I confess that until very recently, when I thought of drones, I thought of two things. The first, of course, is the modern weapon of war, the device from which death can be brought from above and across thousands of miles; the drone strikes we see on the news and the things that trouble at least some of us in our sleep. The second is the commercial drone industry, perhaps most exemplified by Amazon’s proposal for drone deliveries, which feels intensely gimmicky and awful, but speaks to the demand for the right now and immediate satisfaction.
Both of these technologies feel invasive, especially the first, for obvious reasons. I’m troubled about restrictions on freedom of movement and privacy, I am opposed to surveillance, I believe that technology shouldn’t be used to stalk people. I am deeply troubled by drone warfare in particular, which targets the innocent, hurts civilians, and creates a framework that damages even its own pilots. Like all new military technologies, the drone comes with a high and sometimes hidden cost.
But my perspective on drones has been shifting in recent months as I’ve been exposed to other uses of them, and I’m being forced to ask myself some complicated questions about drones. There was a point, not too long ago, when I would have opposed them across the board, quite strenuously. I would have supported no-fly rules for zones and I would have questioned their applications. But that’s not the case anymore, and I owe that to a number of influences.
The first is drone photography, which is absolutely amazing. If you haven’t had a chance to seek out photographers who work with drones, I highly recommend it. Many work with extremely high resolution cameras to generate sweeping aerial views with stunning results, at a fraction of the cost (and disruption) of using helicopters and light aircraft. Some views are in fact only possible with drones, while in other cases, the drone has made this kind of aerial photography more financially accessible.
I am a huge fan of art. I am also aware that producing art can be expensive. In the case of photography, the entry-level costs for even mid-range cameras are extremely high, and those who want to get deeply invested can expect to pay thousands of dollars for their cameras — before lenses and accompanying equipment. For photographers who want to expand their perspective and the range of their work, aerial photography can be a fantastic tool. Drones make that possible, often at a very accessible pricepoint. Which is a good thing.
I’ve also been reading a number of studies lately which have relied on drones for amazing scientific finds and contributions to existing research. The world is a big place, one that’s extremely difficult to cover inch by inch. Some regions are physically hostile and grueling to explore on the ground, with obstacles like heavy tree cover that make it functionally impossible to use satellite and balloon photography. Drones provide another avenue of exploration, allowing research teams to get a new angle on subjects of interest, which is incredibly valuable.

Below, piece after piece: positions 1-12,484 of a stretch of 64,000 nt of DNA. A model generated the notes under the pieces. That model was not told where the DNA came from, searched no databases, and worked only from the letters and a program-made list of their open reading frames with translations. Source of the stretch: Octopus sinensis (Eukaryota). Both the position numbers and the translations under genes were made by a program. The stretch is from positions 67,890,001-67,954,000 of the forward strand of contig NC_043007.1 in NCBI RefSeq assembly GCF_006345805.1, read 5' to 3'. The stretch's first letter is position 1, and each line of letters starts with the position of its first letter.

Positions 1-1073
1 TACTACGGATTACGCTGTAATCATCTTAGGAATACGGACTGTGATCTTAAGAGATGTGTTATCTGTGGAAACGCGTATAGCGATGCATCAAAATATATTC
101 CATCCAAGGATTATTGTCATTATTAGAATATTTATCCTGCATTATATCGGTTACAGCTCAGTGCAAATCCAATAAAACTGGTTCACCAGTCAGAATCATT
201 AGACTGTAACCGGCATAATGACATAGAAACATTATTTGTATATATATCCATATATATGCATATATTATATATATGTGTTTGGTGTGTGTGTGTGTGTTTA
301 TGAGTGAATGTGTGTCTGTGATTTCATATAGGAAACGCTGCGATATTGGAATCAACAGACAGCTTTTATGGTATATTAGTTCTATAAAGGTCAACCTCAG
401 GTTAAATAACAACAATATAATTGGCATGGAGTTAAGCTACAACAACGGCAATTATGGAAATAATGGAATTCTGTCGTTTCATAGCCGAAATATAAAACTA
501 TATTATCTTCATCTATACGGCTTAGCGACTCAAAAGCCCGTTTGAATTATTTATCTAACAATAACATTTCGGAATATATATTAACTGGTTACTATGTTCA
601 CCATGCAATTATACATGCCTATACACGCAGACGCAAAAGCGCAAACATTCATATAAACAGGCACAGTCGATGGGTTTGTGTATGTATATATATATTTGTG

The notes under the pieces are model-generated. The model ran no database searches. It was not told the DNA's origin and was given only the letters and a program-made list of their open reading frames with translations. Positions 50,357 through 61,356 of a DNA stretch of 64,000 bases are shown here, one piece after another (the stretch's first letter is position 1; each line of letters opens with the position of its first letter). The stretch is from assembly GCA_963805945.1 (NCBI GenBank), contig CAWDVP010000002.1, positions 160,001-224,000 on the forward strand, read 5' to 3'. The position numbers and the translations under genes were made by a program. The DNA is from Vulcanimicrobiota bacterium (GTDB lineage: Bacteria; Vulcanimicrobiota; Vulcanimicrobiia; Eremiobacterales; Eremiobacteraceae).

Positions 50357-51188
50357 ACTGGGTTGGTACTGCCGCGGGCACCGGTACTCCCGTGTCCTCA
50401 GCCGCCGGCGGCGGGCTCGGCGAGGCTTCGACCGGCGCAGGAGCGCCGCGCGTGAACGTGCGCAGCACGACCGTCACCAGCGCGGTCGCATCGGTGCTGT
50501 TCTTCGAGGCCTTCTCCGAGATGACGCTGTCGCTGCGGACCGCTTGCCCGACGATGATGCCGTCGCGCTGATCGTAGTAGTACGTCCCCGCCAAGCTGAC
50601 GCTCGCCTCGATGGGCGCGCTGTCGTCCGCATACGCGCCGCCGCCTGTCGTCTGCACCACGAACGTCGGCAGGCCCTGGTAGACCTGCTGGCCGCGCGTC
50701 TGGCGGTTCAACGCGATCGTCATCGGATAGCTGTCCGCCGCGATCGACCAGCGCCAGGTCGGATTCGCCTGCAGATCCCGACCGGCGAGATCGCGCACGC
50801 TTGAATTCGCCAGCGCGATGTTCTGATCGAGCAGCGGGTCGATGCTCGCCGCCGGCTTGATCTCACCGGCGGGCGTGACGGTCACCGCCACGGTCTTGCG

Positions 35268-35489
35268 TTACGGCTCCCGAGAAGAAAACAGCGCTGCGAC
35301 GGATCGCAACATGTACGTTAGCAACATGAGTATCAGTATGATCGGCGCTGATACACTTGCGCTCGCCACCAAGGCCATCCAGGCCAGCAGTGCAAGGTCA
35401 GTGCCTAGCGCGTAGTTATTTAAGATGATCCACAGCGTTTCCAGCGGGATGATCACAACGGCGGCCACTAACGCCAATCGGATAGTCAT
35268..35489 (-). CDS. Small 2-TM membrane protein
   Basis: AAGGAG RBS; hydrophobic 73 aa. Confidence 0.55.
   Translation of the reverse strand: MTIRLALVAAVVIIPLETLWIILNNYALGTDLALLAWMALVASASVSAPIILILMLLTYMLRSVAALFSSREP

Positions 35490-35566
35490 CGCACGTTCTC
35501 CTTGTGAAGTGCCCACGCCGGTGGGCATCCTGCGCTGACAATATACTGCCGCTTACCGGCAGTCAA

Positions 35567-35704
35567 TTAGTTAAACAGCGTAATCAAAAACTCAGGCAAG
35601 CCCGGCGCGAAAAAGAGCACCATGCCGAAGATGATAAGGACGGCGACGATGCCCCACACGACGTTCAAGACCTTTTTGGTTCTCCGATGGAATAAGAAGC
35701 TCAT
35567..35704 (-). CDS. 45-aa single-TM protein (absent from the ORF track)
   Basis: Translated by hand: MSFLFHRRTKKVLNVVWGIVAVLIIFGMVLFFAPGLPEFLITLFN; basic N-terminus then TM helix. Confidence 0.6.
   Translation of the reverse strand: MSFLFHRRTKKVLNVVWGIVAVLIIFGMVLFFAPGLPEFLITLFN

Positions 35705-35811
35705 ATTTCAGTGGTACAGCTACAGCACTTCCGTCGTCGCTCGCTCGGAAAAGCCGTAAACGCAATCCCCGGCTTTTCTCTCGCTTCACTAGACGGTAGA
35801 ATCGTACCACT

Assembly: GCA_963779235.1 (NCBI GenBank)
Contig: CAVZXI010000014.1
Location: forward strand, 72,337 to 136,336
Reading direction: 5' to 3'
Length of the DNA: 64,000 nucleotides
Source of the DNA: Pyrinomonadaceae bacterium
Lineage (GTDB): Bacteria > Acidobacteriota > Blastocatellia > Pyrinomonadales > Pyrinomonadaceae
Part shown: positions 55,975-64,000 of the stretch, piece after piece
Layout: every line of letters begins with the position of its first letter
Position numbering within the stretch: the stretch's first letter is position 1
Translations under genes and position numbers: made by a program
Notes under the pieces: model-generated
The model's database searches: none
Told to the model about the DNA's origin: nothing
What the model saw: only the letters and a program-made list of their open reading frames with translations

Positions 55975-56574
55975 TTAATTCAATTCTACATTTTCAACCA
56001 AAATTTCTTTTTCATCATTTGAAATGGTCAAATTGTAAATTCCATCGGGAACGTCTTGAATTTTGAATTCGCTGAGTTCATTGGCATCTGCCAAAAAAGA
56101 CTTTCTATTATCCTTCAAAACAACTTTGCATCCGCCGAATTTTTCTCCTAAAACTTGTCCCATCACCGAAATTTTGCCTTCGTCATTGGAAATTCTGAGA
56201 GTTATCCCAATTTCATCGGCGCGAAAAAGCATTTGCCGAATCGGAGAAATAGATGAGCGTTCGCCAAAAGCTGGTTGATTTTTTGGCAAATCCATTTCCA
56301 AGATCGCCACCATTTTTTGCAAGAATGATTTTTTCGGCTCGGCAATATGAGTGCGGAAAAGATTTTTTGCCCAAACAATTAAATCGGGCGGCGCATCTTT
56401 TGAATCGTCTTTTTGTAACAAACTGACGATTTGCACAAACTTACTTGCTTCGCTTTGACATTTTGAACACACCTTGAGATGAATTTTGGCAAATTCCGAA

Science is important for intrinsic reasons, and if drones were being used in pure research and generating results, that would be fantastic. But they’re also providing insight into things like climate change and shifts in communities, which has real-world implications that are very important to explore. Drones are becoming a very useful tool in the scientific library, and the more researchers use them, the more they learn about how they can be applied to various projects. They can carry not just cameras, but instrumentation, which is also incredibly valuable for measurements like temperature and wind speed.
I’ve learned that drones are incredibly nuanced, which makes my original position on them unsustainable. While I still oppose their use in warfare — and always will — I am less certain about blanket bans on drones, because of what they have to offer us socially. Not all technologies are evil, as we know, and those that are used to commit evil can also be used for good. Radiation can kill — but it can also be integral to treatment of a patient’s cancer.
This means that we need to have a realistic conversation, though, about how to use drones responsibly. Because there are some significant concerns when it comes to drone deployment and privacy as well as security. With photography, for example, restricting flights is reasonable to protect expectations of privacy; if you’re on your 400 acre ranch sunbathing in the nude, you hardly expect a drone to zoom by and take some snaps. Likewise, celebrities and public figures plagued by the paparazzi have a lot to lose if drone photography isn’t well-regulated. In the sciences, there are similar concerns about privacy, integrity of research, and image processing that need to be considered when studies are developed and subjected to review.
If we move beyond the kneejerk response to drones, we can have a coherent conversation about how to use them safely and responsibly. That’s a conversation worth having, because drones most definitely aren’t going away. Numerous firms have invested too heavily in the technology to give up, and they’ve become too woven into numerous aspects of our lives. We’re past the ‘should they or shouldn’t they’ stage and on to the ‘how they,’ and we owe it to future generations to take this seriously. Because if we don’t regulate drones, yes, they are going to be a disaster, and someone else will be picking up the pieces.
Image: Drone, David Rodriguez Martin, Flickr